Saturday, December 27, 2014

2nd Annual Diversity Month Day 27:Blogger Interview w/ Librarian Hannah +Kindle Fire 6" and Book Giveaway!

So today's guest is the awesome-smaw-some Librarian Hannah Gomez.

We had the pleasure of meeting her at this year's KidLitCon(which by the way was intimidating XD)
And it occurred to us, that this would be the prefect opportunity to ask if she might participate in our 2nd Annual Diversity Month.

We featured her on our list of "Why We Need Diverse Bloggers" when we highlighted Black book bloggers during Black Speculative Fiction Month, but it's still the tip of the iceberg of what makes the writer of tick!

Her experience in libraries was also what made her a great choice, as we wanted to open our floor to librarians, the real gateway to children and diverse books.

If you dont know her, you will today!

Twinja Book Reviews Presents Hannah Gomez

As a long time follower, I have to say, it was awesome to finally meet you =) Im sure most people already know you, but why do you tell us more about you?
 "Photo Courtesy of"

In no particular order: I'm a mixed race transracial adoptee, the daughter and sister of teachers, a reader and bibliophile, a sometime amateur musician, a new postulate in the cult of spinning classes, a gluten-free foodie, a future novelist and screenwriter, and an aspiring television producer. :-)

Your blog "MCLICIOUS"? I have to know! What inspired the title? What is the main focus on your blog?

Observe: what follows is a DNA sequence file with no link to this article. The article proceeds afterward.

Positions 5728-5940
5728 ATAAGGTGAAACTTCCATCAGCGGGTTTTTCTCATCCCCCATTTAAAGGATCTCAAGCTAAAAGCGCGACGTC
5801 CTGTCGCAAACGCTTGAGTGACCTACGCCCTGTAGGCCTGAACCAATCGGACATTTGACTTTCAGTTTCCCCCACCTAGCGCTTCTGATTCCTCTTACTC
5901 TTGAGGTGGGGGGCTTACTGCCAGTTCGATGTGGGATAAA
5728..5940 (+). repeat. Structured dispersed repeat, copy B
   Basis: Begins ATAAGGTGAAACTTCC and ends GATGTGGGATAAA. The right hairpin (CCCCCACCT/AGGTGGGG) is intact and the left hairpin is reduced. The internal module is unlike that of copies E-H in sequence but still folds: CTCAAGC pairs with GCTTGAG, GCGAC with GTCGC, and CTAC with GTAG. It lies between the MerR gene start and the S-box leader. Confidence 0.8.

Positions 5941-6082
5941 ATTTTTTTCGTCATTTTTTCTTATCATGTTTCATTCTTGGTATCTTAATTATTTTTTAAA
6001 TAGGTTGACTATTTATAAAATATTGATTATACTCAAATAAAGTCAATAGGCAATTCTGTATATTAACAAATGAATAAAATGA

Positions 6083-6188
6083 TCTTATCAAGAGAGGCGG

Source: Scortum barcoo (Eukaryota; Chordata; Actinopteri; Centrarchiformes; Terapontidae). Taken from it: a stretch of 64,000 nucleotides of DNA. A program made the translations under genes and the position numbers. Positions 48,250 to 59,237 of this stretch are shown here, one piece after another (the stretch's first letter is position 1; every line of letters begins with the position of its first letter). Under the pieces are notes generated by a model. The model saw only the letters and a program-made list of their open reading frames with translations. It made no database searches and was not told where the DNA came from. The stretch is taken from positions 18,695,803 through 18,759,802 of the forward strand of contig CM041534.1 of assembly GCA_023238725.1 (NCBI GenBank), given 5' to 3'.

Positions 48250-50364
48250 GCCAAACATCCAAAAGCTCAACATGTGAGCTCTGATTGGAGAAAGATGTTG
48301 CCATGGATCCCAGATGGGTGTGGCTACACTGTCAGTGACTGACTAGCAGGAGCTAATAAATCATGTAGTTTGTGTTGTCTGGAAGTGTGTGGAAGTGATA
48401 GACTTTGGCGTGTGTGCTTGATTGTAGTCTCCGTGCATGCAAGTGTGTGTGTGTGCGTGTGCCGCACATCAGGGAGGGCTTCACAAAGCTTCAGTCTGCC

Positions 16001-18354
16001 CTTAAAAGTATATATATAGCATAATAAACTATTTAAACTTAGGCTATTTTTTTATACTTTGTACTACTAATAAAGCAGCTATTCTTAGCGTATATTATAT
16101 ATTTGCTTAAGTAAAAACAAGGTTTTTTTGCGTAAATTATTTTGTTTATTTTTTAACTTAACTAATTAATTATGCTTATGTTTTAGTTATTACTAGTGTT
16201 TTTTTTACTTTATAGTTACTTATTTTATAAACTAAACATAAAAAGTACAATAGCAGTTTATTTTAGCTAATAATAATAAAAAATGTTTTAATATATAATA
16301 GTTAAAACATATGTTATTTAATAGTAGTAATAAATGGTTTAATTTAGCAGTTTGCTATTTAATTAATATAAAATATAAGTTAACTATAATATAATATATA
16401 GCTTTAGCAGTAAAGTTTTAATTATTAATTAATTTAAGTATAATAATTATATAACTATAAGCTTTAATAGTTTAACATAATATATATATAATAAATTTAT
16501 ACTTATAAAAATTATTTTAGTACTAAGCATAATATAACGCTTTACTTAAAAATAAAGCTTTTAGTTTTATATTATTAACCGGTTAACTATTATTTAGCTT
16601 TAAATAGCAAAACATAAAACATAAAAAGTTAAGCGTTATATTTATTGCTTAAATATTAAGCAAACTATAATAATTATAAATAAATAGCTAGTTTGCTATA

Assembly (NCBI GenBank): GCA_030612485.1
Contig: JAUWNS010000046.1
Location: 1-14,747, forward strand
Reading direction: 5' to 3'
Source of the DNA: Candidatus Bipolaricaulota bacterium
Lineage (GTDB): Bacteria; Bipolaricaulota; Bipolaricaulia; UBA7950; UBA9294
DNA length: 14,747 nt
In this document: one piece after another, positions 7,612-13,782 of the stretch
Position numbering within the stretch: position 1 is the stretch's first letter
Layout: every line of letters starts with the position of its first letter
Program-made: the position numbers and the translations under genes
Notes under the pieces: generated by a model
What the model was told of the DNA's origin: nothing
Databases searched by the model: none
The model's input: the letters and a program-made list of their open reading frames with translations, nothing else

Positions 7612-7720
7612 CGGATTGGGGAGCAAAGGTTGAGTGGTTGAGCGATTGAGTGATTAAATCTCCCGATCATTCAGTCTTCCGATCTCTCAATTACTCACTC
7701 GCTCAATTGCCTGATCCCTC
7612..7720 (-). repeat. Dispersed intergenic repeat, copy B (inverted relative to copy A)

McLicious is a nickname that no one actually uses except me. When Grey's Anatomy was first getting big and the nicknames McDreamy and McSteamy were a thing, I was making fun of a guy who had made a similar nickname for his girlfriend, and he said he bet I would like it if someone called me McLicious. So there you go. My blog doesn't have a title anymore, just my name, because I guess I'm still figuring out what the title should be, and the only thing that really ties my blog posts together is that they're mine.

The blog itself morphed out of my angsty livejournal when I felt like trying a new platform, so it didn't really develop a strict focus, since it was just me blogging. Thankfully, I've mostly stopped using it as a public journal and mostly focus on talking about media (mostly books) that I love or hate or find problematic. I guess now my theme is kind of to skip the handholding and patting on the back that many people tend to do when talking about diversity and privilege issues in media and move right into the real talk. I have no time for platitudes. They get us nowhere.

Do you feel as though your experience as a librarian affects how you critique books? 

I was blogging long before I became a librarian or even wanted to become one, so in that sense, no. I'm a reader first, a writer second, and a librarian third. Librarian was a backup job I fell into when I found the graduate program I wanted to go to and it happened to be linked to a library science program. I suppose it is inevitable that working in a field that is tied to literature would affect the way I review and critique books, but as far as what I set out to do when reading, I don't ever intend to write reviews in the same way you would for a librarians' magazine. My intent isn't to summarize a book and its quality so that a collection development librarian can decide whether a book is worth buying. There are already people and publications that do that. My intent is always just to write about books that make me think.

Here's something we'd love to know! Do you have a system to how you review books?